Finding the ideal tourer
The VSCC Pomeroy Trophy contest started as an idea of the late Laurence Pomeroy, whose father had engineered the pre-war Prince Henry Vauxhall, to prove that the one he owned was, despite its age, the ideal fast touring car. He devised a complicated system of rules embracing interior body dimensions, tests of acceleration, speed, braking efficiency and fuel thirst over a road course. For this one event, contested annually at Silverstone, the VSCC abandoned its ban on cars made after its then limit of 1940.
The first 'Pom' in its current form took place in 1952, as a memorial to LH Pomeroy, who had died in 1941. The trophy was a Rex Hays model of the best racing car LH had designed, the 1914 GP Vauxhall, presented by his son and Mr TW Badgery, who had given his 1914 Prince Henry Vauxhall free to Laurence Pomeroy Junior.
Fine fast tourer as this Vauxhall was, it never beat 'moderns' in the VSCC tests, although the spirit was nearly achieved on the first two occasions when the winners were a 1924 30/98 Vauxhall and a 1927 Lancia Lambda. But a 1914 TT Sunbeam took over in 1954 and again in 1963, and in the first 13 years a Triumph TR, a sporting 4-1/2-litre Bentley and a DB Aston Martin had the impertinence to outclass the more peaceful tourers, although the idea was enshrined when the trophy was won by an Alvis Speed 20, an 18/80 MG and a Type 57 Bugatti. But then the racing Sunbeam and a Type 35 Bugatti won, against the entry of 2-1/2-litre-plus more recent cars — hardly what PomeroyJnr had hoped for!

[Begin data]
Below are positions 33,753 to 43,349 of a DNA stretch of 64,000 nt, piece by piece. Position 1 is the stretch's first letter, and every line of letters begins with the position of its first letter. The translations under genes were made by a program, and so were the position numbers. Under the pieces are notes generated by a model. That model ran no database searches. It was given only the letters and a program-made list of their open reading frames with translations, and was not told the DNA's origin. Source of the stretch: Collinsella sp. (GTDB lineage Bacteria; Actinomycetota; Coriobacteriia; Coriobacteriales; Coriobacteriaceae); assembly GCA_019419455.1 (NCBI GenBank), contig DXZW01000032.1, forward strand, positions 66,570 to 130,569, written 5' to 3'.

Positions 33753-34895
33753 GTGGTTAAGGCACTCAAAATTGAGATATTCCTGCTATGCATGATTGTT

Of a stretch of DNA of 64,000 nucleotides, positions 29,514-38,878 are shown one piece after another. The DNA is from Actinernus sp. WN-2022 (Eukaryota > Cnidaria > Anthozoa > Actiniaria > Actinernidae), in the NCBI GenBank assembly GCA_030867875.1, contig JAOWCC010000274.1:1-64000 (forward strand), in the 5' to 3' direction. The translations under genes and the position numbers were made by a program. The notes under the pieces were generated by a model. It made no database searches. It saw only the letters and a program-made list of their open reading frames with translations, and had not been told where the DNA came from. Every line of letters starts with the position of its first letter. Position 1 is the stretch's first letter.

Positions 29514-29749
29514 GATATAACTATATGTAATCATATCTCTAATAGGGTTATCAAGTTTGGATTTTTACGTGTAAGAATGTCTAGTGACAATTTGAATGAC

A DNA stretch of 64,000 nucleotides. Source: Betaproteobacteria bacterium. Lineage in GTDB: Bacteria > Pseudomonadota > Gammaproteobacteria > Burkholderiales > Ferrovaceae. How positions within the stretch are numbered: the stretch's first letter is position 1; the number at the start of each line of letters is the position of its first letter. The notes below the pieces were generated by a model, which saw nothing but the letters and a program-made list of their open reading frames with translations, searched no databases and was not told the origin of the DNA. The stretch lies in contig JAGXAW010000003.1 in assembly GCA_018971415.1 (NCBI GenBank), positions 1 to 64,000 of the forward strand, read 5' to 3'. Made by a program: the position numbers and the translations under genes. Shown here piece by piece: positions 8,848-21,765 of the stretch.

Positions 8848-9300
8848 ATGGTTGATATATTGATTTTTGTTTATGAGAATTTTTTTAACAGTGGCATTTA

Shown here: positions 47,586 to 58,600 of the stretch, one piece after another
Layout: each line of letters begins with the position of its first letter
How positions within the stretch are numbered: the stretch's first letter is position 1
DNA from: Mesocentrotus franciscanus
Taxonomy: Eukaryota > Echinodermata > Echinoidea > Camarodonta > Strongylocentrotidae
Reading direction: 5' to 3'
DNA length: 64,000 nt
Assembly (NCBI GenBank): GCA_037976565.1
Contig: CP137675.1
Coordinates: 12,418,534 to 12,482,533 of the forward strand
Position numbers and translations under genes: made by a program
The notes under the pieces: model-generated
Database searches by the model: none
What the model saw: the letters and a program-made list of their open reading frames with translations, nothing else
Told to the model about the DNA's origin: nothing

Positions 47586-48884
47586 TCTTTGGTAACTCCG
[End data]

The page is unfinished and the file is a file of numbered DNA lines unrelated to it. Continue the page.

This year's Pom at Silverstone was won by Charles Gillett's 1929 Frazer Nash Super Sports, I am delighted to record. Seven First Class Award winners were headed on points by Simon Smith's 1928/29 Boulogne Vitesse Frazer Nash, and the nine Second Class winners by Mike Preston's 1926 Type 35 Bugatti. The Densham trophy went to Dudley Sterry's HRS sportscar and the Pomeroy Edwardian Trophy to Michael Graham's 1922 Fiat 501, a special age dispensation, apparently.
It cost each driver of a 'modern' £140 to enter, against £67 for vintage car entrants. Out of 80 competitors the Pom' was too much for a vintage Frazer Nash, a Jensen CV8, a 2-litre Lagonda and a Speed 25 Alvis.